Shocking, isn't it?
Apparently this is surprising to marketers, who feel that teens, once they're converted to using a brand, will stick around for life. Which is why advertisers target the 18-34 segment, or consider it particularly desirable. Marketers and advertisers have their reasons, surely. Perhaps they believe that hipness is a result of youth and fickleness.
A recent report from the Piper Jaffray, written about in the New York Times and on The Huffington Post, shows that teens are abandoning Facebook in favor of Instagram because, as one teen said to the Times, "My mom doesn't have that."
Really, who cares?
If you're going to target teens, you're going to lose. Unless you want a market that's constant only in its inconstancy. If marketers consider teens to be trendsetters, fine -- but trends are short-lived. That's why they're called trends. Teens flocked to Justin Bieber, too. Or they used to, before they discovered another callow youth to idolize.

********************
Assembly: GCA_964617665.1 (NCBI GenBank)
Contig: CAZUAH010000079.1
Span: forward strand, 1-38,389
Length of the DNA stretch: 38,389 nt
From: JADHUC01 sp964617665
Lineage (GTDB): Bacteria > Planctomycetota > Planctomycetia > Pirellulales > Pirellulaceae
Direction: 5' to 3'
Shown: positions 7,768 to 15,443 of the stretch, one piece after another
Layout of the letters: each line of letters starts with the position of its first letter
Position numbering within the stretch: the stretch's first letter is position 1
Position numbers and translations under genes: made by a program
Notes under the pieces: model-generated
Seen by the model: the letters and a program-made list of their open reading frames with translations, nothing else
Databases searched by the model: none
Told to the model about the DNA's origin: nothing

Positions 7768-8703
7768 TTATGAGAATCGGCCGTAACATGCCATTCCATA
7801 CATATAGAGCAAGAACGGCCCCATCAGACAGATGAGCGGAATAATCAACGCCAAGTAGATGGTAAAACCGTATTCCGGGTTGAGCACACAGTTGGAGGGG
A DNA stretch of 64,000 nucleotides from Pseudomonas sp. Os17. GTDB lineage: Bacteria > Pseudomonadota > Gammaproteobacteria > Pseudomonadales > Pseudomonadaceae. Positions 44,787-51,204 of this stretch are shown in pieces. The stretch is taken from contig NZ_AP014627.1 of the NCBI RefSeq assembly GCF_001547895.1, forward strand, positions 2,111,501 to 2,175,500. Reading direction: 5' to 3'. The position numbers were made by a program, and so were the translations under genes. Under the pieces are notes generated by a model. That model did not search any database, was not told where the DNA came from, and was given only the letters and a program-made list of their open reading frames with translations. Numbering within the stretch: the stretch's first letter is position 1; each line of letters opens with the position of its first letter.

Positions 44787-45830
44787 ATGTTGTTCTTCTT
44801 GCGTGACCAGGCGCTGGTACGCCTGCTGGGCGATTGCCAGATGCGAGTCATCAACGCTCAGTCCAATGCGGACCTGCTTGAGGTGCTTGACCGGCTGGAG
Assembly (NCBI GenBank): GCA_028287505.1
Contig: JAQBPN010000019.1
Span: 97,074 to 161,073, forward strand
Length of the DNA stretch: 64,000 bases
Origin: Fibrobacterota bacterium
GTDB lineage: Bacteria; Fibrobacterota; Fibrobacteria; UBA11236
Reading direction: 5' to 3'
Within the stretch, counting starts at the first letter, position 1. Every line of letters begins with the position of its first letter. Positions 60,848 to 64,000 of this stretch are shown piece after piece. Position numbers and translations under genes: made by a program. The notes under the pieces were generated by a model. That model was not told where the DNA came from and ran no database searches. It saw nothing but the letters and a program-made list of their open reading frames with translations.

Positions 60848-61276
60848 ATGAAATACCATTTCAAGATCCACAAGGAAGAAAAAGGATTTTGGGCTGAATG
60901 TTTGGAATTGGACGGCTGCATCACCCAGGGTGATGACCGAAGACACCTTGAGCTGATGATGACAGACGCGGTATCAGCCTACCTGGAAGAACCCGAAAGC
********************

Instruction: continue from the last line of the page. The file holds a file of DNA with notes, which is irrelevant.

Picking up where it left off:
Social media evolves. New platforms come along all the time. And some things stay the same: kids don't want what their parents want or to be where their parents are, especially in terms of social media. This is nothing new. Teens are mortified by everything they're afraid of growing up to be: their parents, responsible adults, Facebook users.
If you're marketing to a certain audience, especially one that is defined only by a quite narrow age range, your product or service is going to have a limited shelf life. This doesn't mean marketers should ignore teens -- they just shouldn't bank on the teenage market as being more special or valuable than other than any other market. It just happens to be one that's much less reliable than the others.